PM 'frustrated' by Heathrow disruption

Prime Minister David Cameron said today he was "frustrated" by the continued disruption at Heathrow as the Government offered military support to help clear the snow.

While thousands of air passengers remained stranded, rail travellers were also hit by widespread disruptions, with hundreds of people evacuated from stricken trains.



The East Coast line, one of the country's main railway arteries, was suspended between London and Peterborough with passengers advised to stay at home.



And with Christmas the busiest travel period of the year, the AA was preparing for increasing problems on the roads.



Speaking at a Downing Street news conference, Mr Cameron said: "If it's understandable that Heathrow had to close briefly, I'm frustrated on behalf of all those affected that it's taking so long for the situation to improve.



"There have been intensive discussions between (Transport Secretary) Philip Hammond and BAA about how best to ensure that normal flying capacity is resumed as soon as possible.



"I can tell you now that snow ploughs are on that second runway as I speak and the second runway will be open by this evening."



He added: "The people stuck there are having an incredibly difficult time, especially just a few days from Christmas, and everything must be done to either get them on holiday or get them home safely."



Heathrow said it will operate about a third of scheduled flights until at least 6am on Thursday.



Passengers were urged to check the airport website to see if their flight was listed for departure and then confirm with the airline before setting off.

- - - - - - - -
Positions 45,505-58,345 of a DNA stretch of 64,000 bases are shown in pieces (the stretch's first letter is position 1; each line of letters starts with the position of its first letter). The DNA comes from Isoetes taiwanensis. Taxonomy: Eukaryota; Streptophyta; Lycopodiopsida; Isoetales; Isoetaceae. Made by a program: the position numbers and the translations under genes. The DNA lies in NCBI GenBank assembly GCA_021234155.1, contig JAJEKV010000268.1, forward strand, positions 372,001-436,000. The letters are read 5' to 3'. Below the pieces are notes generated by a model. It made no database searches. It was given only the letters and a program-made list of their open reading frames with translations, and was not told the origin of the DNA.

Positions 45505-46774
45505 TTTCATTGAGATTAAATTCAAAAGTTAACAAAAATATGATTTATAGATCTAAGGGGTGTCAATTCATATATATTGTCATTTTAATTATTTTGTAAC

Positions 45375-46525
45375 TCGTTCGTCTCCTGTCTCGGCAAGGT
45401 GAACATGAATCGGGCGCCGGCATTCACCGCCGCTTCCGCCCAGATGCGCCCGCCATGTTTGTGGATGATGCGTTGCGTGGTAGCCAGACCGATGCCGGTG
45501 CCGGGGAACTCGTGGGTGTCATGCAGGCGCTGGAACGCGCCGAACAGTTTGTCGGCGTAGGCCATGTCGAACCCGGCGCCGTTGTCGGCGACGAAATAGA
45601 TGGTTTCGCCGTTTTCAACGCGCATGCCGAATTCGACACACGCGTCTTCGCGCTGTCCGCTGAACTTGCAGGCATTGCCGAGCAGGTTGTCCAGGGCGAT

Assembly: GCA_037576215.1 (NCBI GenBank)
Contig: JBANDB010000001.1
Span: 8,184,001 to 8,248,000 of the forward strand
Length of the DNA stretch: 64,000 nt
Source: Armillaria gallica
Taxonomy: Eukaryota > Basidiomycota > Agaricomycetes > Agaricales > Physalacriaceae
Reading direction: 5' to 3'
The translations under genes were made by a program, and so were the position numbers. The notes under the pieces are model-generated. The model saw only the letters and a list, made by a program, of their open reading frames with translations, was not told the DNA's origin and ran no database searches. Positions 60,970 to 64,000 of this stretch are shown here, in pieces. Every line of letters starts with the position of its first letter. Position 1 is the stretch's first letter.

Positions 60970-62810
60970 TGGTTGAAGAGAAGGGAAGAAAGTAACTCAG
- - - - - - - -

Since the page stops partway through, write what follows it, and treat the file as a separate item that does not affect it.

BAA chief executive Colin Matthews and BAA chairman Sir Nigel Rudd met Mr Hammond at Heathrow.



Mr Hammond told Sky News: "What we're trying to do now is focus our entire energy on providing BAA with the maximum support to get as many passengers away as possible before the holiday weekend.



"We've offered BAA the use of troops if they need additional manpower for snow clearing although they tell us they've actually got the manpower they need here."



There were also flight disruptions at Aberdeen, Edinburgh and Glasgow, as well as Gatwick, London Luton and London City airports.



The EU Commission slammed Europe's air travel disruption as unacceptable and urged airports to "get serious" about better planning for bad weather.



Meanwhile, hundreds of passengers were evacuated from trains earlier in the day following damage to overhead power lines at Huntingdon near Peterborough.



A total of eight trains were affected, with five of these reaching stations for passengers to disembark.



But about 200 people were forced to climb down onto the tracks when an East Coast service ground to a halt, and about 80 more passengers from two First Capital Connect services also abandoned carriages.



The trouble followed an incident overnight in which more than a hundred people were stuck for six hours on a train in Kent when lines froze.



Southeastern said the train, from London Victoria to Ashford, was stranded between Kemsing and Otford after heavy snowfall. The travellers were eventually rescued at 3am after another train was sent alongside as a "last resort".



Eurostar was operating a reduced service with the company asking customers not to travel unless essential.



Speed restrictions were in place on its high-speed lines, adding up to two hours to journey times.



The rail company said: "We are asking all customers booked to travel before Christmas to refund or exchange their tickets free of charge if their travel is not essential."